Robotics presentation 2“We have seen a growing level of the participants and how they implement their projects”, said Roman Zhukov, “Three years ago, when it was just the beginning, the main part of the course was theory and calculations. On the second workshop, it was already 50:50 modeling and application development. In this current presentation we saw an even larger share of applied results. This shows that students actively use the equipment, and learn to work with it.
An important practical aspect is the teamwork on the project – during preparation for the workshops the teams has all to become a basis of future startups. For example, our technology created for participation in the Eurobot contest, formed the basis of our startup Webot“.

In this spirit, we wish great success to all the teams, hoping they will all manage to commercialize their ideas. Our congratulations go to this year’s winners: team EuroBot with their robots for future Eurobot-2016 contest, and team Autonomous Navigation of Mobile Robot. Well done and good luck!

Robotics presentation 5

Winners: the Autonomous Navigation of Mobile Robot team.

Robotics presentation 4

Winners: the EuroBot team.

A delegation from Airbus Group and Philips visited Skoltech

One of Skoltech’s main goals is establishing strong and substantial cooperation relations with key industrial players. Airbus and Philips are most certainly such players, and a delegation from both companies visited Skoltech to establish working relationships and identify promising areas of cooperation. The delegation was led by Dr. Jean Boti, chief technical officer at Airbus group, who soon will takes over as Philips director of  innovations and strategy. Continue reading

Supporting Children with Disabilities: Smart Robots go to School

Webot, a telepresence robot, replaces children who cannot attend school. photo courtesy of Wicron (click on image to enlarge)

Webot, a telepresence robot, supports children who cannot attend school by ‘representing’ them in class. photo courtesy of Wicron (click on image to enlarge)

The first Day of September is known in Russia as Den znanii (‘Knowledge Day’). All across the vast country, crowds of still-fresh students and somewhat-excited schoolchildren gather to hear university presidents and schoolmasters ring the ‘first bell’. The quaint ceremony traditionally marks the opening of the school year.

Yet for children with disabilities who can neither join the festivities nor attend class this day might be a difficult and painful one. But help is on the way: this year, for the first time in Russia, a smart telepresence robot will go to school. Webot, developed by a team of Skoltech PhD students, stands in for pupils who cannot attend class.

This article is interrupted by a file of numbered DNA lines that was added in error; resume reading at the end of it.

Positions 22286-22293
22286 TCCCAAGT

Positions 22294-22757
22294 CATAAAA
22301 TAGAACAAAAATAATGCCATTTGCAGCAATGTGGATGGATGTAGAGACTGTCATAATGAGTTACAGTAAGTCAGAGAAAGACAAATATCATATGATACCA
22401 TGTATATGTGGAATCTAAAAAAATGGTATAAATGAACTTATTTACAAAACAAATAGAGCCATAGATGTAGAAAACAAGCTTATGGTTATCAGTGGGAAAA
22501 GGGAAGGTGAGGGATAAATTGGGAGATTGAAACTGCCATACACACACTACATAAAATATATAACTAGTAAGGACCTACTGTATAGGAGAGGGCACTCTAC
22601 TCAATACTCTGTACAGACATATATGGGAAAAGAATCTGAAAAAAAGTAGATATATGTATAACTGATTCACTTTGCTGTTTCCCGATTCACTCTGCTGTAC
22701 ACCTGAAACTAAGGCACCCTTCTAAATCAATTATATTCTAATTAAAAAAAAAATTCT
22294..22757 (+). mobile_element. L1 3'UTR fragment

The mobile, friendly white robot will be installed in five elementary schools in the Astrakhan region. It is equipped with a flat screen, camera and microphone designed to easily transmit anything students with disabilities need to see and know: lectures, activities, or homework assignments.

Webot‘s round head unit and long ‘neck’ rotate in all directions, and the robot can follow any person –  a teacher, a friend, even a first love. And if the home-ridden student wishes to answer a question, Webot will be happy to do that for them. The robot can even joke around.

Webot in the classroom. photo courtesy of Wicron (click on image to enlarge)

Webot in the classroom. photo courtesy of Wicron (click on image to enlarge)

“Equality and Opportunity for all Children”

“It is like an avatar, allowing kids to move around, even from a distance”, says Stas Ashmanov, a Skoltech PhD student with Prof Ivan Oseledets and managing partner of Wicron, a Moscow based startup behind Webot and smart home assistants. “It is as if we ‘teleport’ kids from home to school. We want kids to know that even if they are in pain or limited in movement, they can still learn and grow and participate in school life. It is all about equality and opportunity for all children”.

How does the technology actually work? Webot’s functionalities are managed and controlled over the internet. All a remote student needs to do is switch on her or his home computer and go online. When connected to ‘its’ student, the robot immediately faces the user and represents it in the classroom. When fully charged, the robot’s battery lasts the whole day.

The developers – which include Ashmanov, along with fellow students Dmitry Suvorov and Roman Zhukov (PhD candidates under the guidance of prof Dzmitry Tsetserukou) – feel the ambitious project is a perfect example of Skoltech’s goal to create innovation that positively impacts society. Webot’s school tele-presence project was crowd funded, and receives support and guidance from Russia’s Ministry of Education. Currently, each of the five schools participating in the experiment received one robot. Future plans foresee more robots attending classrooms nationwide.

Text: Ilan Goren